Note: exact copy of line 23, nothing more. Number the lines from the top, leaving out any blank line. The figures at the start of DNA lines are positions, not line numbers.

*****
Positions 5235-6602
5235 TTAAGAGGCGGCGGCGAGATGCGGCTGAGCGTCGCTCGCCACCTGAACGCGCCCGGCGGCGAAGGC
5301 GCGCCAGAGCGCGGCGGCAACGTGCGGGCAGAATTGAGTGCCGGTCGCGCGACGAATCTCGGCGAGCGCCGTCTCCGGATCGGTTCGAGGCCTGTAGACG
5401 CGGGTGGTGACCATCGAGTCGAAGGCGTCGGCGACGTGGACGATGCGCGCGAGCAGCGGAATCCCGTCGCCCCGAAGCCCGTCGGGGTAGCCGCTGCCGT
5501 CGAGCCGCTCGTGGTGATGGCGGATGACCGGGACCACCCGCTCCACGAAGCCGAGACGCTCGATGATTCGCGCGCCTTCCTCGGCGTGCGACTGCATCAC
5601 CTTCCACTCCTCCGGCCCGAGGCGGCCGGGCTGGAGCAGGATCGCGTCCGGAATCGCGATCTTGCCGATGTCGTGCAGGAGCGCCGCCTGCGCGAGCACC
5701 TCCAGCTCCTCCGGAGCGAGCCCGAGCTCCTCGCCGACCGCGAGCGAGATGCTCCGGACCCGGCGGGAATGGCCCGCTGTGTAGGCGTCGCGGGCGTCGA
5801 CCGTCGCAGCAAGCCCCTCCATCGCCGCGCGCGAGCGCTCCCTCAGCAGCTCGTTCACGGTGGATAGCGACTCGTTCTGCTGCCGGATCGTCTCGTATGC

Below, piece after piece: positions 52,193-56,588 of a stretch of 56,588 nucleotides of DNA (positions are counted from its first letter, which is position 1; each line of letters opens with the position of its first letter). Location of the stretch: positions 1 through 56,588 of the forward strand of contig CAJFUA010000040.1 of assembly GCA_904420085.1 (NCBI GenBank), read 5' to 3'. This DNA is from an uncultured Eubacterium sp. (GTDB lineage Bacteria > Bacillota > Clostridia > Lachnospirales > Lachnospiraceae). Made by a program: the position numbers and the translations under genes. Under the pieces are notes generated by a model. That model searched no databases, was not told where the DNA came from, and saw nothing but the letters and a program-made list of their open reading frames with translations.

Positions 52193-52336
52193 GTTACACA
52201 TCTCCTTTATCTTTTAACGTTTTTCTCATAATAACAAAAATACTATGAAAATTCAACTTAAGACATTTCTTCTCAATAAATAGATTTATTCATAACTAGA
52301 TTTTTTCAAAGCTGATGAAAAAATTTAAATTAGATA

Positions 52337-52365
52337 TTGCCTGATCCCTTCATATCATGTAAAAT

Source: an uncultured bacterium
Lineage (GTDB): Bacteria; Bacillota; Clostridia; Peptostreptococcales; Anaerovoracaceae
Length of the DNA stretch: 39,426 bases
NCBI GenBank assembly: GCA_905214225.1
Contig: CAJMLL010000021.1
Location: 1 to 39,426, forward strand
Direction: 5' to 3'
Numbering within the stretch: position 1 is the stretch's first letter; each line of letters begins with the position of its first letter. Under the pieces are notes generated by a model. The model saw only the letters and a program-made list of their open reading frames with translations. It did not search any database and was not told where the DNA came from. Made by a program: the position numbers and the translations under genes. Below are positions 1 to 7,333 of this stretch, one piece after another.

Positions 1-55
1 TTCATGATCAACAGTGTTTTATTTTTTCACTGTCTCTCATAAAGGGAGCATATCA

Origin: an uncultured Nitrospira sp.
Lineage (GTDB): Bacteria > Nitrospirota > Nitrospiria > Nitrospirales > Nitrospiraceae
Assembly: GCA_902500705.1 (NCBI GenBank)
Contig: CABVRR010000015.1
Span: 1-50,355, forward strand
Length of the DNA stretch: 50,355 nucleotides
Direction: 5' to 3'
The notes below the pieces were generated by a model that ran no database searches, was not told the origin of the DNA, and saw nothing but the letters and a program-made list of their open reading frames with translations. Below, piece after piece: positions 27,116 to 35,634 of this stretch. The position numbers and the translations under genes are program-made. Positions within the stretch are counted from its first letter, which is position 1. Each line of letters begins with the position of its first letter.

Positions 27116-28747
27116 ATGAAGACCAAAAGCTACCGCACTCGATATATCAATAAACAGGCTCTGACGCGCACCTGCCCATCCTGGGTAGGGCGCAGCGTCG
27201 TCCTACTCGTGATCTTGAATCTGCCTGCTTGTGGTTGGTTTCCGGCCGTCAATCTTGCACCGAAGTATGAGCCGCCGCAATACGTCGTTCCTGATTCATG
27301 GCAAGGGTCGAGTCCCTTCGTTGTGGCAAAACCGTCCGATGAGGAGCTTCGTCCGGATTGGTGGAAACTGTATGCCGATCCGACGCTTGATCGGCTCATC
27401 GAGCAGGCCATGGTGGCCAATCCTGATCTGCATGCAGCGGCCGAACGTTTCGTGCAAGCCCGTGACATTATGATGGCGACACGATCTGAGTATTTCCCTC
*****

Numbering within the stretch: position 1 is the stretch's first letter; each line of letters begins with the position of its first letter. Under the pieces are notes generated by a model. The model saw only the letters and a program-made list of their open reading frames with translations. It did not search any database and was not told where the DNA came from. Made by a program: the position numbers and the translations under genes. Below are positions 1 to 7,333 of this stretch, one piece after another.